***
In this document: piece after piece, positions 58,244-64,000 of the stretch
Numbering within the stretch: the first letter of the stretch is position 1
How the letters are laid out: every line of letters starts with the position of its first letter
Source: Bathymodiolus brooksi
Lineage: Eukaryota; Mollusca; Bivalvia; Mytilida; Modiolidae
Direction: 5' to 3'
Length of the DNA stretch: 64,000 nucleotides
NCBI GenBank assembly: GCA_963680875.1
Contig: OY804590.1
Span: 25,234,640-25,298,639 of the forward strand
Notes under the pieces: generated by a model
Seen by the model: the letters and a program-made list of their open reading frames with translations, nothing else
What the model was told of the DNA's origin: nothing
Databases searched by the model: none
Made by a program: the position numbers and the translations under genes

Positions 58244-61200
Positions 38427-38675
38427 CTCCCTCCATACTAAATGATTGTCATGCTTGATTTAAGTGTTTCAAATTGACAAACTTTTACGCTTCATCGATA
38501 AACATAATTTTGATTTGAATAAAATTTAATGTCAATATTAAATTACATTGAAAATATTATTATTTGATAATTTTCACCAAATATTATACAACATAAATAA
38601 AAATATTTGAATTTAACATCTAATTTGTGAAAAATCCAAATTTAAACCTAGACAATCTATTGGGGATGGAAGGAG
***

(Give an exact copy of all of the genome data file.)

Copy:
In this document: piece after piece, positions 58,244-64,000 of the stretch
Numbering within the stretch: the first letter of the stretch is position 1
How the letters are laid out: every line of letters starts with the position of its first letter
Source: Bathymodiolus brooksi
Lineage: Eukaryota; Mollusca; Bivalvia; Mytilida; Modiolidae
Direction: 5' to 3'
Length of the DNA stretch: 64,000 nucleotides
NCBI GenBank assembly: GCA_963680875.1
Contig: OY804590.1
Span: 25,234,640-25,298,639 of the forward strand
Notes under the pieces: generated by a model
Seen by the model: the letters and a program-made list of their open reading frames with translations, nothing else
What the model was told of the DNA's origin: nothing
Databases searched by the model: none
Made by a program: the position numbers and the translations under genes

Positions 58244-61200
Positions 38427-38675
38427 CTCCCTCCATACTAAATGATTGTCATGCTTGATTTAAGTGTTTCAAATTGACAAACTTTTACGCTTCATCGATA
38501 AACATAATTTTGATTTGAATAAAATTTAATGTCAATATTAAATTACATTGAAAATATTATTATTTGATAATTTTCACCAAATATTATACAACATAAATAA
38601 AAATATTTGAATTTAACATCTAATTTGTGAAAAATCCAAATTTAAACCTAGACAATCTATTGGGGATGGAAGGAG